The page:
Mary notices that her and Bill are fighting more and more and if there’s even a hint of alcohol involved, the fights are more heated, angry and mean.

In the morning when the dust settles, Mary decides she can’t go on like this for another minute. The substances (whatever they may be) cannot be working in her favor and she say the words — “I want to stop.”  Only Bill doesn’t see any problem. Bill can’t envision a life any different from the one he’s been living and tells Mary she’s free to do what she wants but he’s not stopping. But he’ll support her in any way possible (with the exception of giving up the booze).

Mary talks to a friend that’s been working her sobriety for years now. We’ll call her Alice. All drinkers typically have an Alice in their life. She’s the one that they’ve been mocking ever since she abandoned them for sobriety. The one they’ve jokingly been referring to as a “quitter.”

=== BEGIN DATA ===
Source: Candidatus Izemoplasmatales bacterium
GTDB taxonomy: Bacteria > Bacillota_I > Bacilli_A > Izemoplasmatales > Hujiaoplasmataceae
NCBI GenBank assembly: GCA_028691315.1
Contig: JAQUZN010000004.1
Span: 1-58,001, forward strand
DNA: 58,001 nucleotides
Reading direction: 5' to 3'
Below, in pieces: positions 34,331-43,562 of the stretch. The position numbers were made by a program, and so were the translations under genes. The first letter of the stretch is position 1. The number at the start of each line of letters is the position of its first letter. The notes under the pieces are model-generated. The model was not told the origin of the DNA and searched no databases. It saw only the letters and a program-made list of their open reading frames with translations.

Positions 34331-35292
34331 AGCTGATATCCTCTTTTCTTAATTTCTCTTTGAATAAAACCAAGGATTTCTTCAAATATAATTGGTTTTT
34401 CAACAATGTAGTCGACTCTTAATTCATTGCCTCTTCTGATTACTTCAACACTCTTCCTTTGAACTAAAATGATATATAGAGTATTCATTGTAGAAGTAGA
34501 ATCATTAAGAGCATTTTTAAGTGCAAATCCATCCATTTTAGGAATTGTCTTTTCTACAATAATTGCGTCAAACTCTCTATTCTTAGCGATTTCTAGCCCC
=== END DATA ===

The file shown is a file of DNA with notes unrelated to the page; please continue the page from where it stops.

Suddenly, Mary feels that Alice’s lifestyle and choice doesn’t seem so foolish. In fact, it looks pretty damn tempting.

Alice tells Mary her story, perhaps about her own rock-bottom, and invites her to an AA meeting. Before she knows it, Mary is sitting in a room listening to people describe her same story, only with the clarity and insight of someone whose realized that there’s more to life than wondering where your next buzz is coming from.  Suddenly, Mary finds herself going on a regular basis. She has a sponsor. She’s reading the book and working the steps. Before she knows it, it’s thirty days later and she’s being applauded and rewarded with a little plastic chip. The kind of gesture that years ago she might have laughed at. Now she finds incredible meaning and inspiration from it.  There’s nothing easy about it but she’s committed to doing it. Thirty more very long days and she’s at sixty. Then ninety, six months and before she knows it, a group of people who a year ago were strangers are suddenly singing Happy Birthday, giving her love and presentingher with her first cake.  All while Bill–doesn’t.